Combined assembly and translation reactions were set‐up as described above. However, the in vivo derived rRNA to be synthesized was not added. Rather, a plasmid encoding the target rRNA gene behind the T7 promoter was added (pCW1 (Weitzmann et al, 1990) for full length 23S rRNA and pWK1 (Krzyzosiak et al, 1987) for full length 16S rRNA). The final concentration of pCW1 was 16.6 μg/ml and pWK1 was 13.3 μg/ml. Competent ribosomes that assemble from in vitro‐transcribed rRNA engage on Fluc mRNA to synthesize active Fluc. Linearized plasmids of pCW1 (digested with Afl II) and pWK1 (digested with BSU361) were 80±6% and 60±7% less active in Fluc synthesis relative to adding the entire plasmid, respectively. We hypothesize this to be a result of nucleases in the extract. When indicated, the PUREexpress® translation system lacking ribosomes was substituted for the S150 extract.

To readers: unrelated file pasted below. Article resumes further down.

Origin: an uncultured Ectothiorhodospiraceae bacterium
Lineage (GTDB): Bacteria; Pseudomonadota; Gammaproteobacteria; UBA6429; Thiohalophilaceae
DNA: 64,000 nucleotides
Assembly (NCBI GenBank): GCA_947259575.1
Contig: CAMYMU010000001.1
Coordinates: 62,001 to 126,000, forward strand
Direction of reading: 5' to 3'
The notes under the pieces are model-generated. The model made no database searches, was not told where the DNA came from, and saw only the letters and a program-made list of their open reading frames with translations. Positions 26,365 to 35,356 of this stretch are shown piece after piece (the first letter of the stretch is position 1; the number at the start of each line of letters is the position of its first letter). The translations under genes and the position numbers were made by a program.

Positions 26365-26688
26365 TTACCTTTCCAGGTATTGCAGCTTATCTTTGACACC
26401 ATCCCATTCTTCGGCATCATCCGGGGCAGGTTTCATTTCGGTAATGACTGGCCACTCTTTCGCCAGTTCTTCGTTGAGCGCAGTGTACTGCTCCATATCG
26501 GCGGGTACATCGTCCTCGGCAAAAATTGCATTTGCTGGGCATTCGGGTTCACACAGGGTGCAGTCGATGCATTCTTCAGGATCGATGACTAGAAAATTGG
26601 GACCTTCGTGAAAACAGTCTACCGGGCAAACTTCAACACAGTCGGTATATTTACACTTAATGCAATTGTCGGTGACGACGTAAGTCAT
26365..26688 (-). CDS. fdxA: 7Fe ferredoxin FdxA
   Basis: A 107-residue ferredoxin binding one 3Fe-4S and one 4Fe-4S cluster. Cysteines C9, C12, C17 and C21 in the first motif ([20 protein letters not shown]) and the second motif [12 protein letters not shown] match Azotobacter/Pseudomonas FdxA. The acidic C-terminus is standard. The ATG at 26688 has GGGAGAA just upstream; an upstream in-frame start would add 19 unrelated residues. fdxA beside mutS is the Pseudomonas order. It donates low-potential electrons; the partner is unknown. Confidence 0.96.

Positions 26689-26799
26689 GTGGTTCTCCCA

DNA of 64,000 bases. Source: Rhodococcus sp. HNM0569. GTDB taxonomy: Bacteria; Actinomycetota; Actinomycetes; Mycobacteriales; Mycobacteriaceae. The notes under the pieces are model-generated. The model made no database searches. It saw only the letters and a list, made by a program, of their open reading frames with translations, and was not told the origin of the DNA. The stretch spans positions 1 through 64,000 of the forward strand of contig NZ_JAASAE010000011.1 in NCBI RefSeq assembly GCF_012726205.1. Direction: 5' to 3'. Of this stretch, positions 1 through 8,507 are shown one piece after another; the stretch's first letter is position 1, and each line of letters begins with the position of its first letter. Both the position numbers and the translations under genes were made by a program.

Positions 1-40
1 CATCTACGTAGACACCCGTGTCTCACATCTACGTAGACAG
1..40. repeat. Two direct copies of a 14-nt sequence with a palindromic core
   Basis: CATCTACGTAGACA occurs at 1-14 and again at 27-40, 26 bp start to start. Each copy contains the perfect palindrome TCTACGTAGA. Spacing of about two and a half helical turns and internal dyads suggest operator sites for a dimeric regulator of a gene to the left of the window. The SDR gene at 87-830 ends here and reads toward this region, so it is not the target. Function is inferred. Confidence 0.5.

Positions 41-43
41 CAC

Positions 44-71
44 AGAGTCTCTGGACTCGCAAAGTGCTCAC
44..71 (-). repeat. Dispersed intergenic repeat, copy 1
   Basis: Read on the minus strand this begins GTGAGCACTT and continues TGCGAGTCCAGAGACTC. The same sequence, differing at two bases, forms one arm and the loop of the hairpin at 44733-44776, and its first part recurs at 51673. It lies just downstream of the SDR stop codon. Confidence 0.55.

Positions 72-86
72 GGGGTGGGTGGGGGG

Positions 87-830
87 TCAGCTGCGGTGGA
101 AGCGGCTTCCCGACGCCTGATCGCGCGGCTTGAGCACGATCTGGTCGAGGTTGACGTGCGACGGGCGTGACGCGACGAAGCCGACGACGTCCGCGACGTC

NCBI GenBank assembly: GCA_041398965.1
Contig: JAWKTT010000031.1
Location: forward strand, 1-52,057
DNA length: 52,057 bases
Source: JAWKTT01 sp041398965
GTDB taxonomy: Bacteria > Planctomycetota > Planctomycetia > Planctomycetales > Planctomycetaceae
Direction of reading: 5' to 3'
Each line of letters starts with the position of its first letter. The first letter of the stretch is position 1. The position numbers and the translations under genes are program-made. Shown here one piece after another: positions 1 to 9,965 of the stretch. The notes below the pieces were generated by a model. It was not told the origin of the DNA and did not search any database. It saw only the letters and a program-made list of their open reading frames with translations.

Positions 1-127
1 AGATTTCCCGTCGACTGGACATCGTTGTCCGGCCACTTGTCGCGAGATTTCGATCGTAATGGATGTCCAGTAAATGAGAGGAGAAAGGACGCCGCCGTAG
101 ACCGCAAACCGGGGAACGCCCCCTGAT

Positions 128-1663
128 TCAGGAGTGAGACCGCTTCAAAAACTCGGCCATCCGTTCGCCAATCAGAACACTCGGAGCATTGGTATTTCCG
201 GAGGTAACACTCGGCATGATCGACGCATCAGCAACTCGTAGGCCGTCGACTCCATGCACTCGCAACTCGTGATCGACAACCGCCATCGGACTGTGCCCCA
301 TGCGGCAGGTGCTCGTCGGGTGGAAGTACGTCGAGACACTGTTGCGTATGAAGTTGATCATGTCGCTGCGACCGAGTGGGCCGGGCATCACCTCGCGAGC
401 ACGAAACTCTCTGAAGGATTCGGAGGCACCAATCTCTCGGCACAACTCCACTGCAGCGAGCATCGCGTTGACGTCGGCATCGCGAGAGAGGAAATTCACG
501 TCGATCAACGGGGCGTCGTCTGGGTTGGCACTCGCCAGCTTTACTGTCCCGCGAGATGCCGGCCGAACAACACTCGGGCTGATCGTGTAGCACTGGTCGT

Modified S150 extract preparation procedure